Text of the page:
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August 10, 2010 Tuesday 12:01 AM EST
SECTION: NEWS & COMMENTARY; Commentary; Irwin Kellner
LENGTH: 556 words
HEADLINE: Killing geese that lay golden eggs
BYLINE: Irwin Kellner, MarketWatch mailto:Ilkellner@gmail.com.
Irwin Kellner is MarketWatch’s chief economist.
PORT WASHINGTON, N.Y. (MarketWatch) — Raising taxes on the top 2% of Americans is tantamount to killing the goose that lays the golden eggs.
The administration wants to let the tax cuts passed under President Bush for the wealthiest Americans expire at the end of this year, while keeping the cuts intact for everyone else.
Effectively this is a tax increase. And while it may seem fitting for the “rich” to pay more in these days of humongous budget deficits, in reality it might well exacerbate our deficit problem rather than ameliorate it.
While many people in the top tax bracket might, indeed, be well off, quite a few are small-business owners who file their tax returns as individuals. This group includes such people as contractors, farmers, lawyers, accountants, consultants and other service providers, and even a few manufacturers.
Small businesses such as these are responsible for just about all the new jobs that are created these days. Raising their taxes adds one more cost to their burden which includes, among other things, a big increase in the cost of providing health care for their employees, thanks to recent health-care legislation.
If they believe that the cost of adding workers will exceed the benefits, these small businesses simply will not hire. As a result, the jobless ranks will be larger than they otherwise might be, leading to less tax revenues and more spending on unemployment benefits.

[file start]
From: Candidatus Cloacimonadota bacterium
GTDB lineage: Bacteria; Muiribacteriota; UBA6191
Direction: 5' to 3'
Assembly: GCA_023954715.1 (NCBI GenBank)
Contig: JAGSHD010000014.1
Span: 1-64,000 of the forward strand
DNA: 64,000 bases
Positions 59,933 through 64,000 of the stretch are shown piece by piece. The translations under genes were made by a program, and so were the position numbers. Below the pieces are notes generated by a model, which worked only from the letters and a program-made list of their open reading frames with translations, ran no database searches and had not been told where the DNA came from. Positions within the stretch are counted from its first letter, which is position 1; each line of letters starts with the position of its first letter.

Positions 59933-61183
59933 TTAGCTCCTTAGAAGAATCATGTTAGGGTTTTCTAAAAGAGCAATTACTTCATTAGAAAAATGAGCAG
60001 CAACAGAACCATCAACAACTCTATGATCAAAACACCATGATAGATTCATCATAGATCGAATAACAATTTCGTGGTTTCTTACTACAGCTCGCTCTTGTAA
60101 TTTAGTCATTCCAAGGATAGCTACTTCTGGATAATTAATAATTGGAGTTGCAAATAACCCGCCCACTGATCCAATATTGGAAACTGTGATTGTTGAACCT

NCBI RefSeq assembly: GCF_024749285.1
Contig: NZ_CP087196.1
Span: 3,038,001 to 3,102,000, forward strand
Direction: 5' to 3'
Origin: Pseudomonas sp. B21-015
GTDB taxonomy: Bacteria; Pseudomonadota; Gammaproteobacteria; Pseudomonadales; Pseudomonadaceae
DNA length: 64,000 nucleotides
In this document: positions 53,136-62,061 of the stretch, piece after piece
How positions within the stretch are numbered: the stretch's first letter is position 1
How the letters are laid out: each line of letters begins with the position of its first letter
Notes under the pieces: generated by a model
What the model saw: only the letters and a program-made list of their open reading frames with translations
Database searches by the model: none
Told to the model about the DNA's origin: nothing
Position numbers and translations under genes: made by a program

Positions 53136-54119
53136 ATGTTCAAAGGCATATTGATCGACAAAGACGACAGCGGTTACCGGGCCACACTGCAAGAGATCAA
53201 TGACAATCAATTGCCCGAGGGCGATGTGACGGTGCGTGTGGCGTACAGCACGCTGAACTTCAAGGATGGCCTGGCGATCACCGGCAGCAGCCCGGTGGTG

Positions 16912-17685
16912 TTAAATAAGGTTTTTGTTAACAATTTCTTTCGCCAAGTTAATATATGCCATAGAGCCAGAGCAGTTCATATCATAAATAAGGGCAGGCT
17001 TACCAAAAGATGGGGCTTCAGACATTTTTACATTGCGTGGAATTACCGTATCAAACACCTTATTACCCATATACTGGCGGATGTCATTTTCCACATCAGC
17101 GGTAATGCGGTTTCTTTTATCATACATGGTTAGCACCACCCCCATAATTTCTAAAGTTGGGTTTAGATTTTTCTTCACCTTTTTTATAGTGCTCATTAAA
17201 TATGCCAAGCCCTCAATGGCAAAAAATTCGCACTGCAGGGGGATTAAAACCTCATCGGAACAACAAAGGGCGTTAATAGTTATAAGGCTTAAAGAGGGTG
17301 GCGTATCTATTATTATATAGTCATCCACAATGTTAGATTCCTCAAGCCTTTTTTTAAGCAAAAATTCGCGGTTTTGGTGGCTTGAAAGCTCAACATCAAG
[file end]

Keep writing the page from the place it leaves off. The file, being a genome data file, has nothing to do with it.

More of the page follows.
Speaking of which, the revenues derived from taxing the top 2% of all Americans are not large in the great scheme of things.
Judging by the statements of Treasury Secretary Geithner, as well as other administration officials, those in the top tax bracket pay about $70 billion a year to Washington. This is small potatoes compared with a deficit estimated to be $1.6 trillion for the current fiscal year.
That said, it follows that extending the Bush tax cuts for a year or even two is not by itself going to contribute all that much to the flow of red ink. Indeed, it might well give the economy a shot in the arm by eliminating a major uncertainty facing small-business people.
As for the argument that taking from the rich and giving to everyone else is a more effective way to spur the economy, since the wealthiest people tend to save a lot while everyone else spends, this does not hold true for everyone in the top bracket. Small-business people’s propensities to consume are the same as everyone else — if not greater.
Another point that some make is that a tax increase during the early years of the Clinton administration did not impede economic growth, but rather, helped foster it. No one knows for sure whether this was the case, but one thing is certain: The economy of 1993 was a lot different than it is today.
For one thing, it was entering its eighth quarter of expansion. For another, the recession of 1990-91 was relatively mild by historical standards. Most important, the jobless rate was a little over 7% and employment was growing significantly.
Today’s climate is also different in that businesses are confronted with a slew of regulations, which, along with the prospect of tax hikes, is creating more uncertainties than many can handle.
That’s why they are not hiring.
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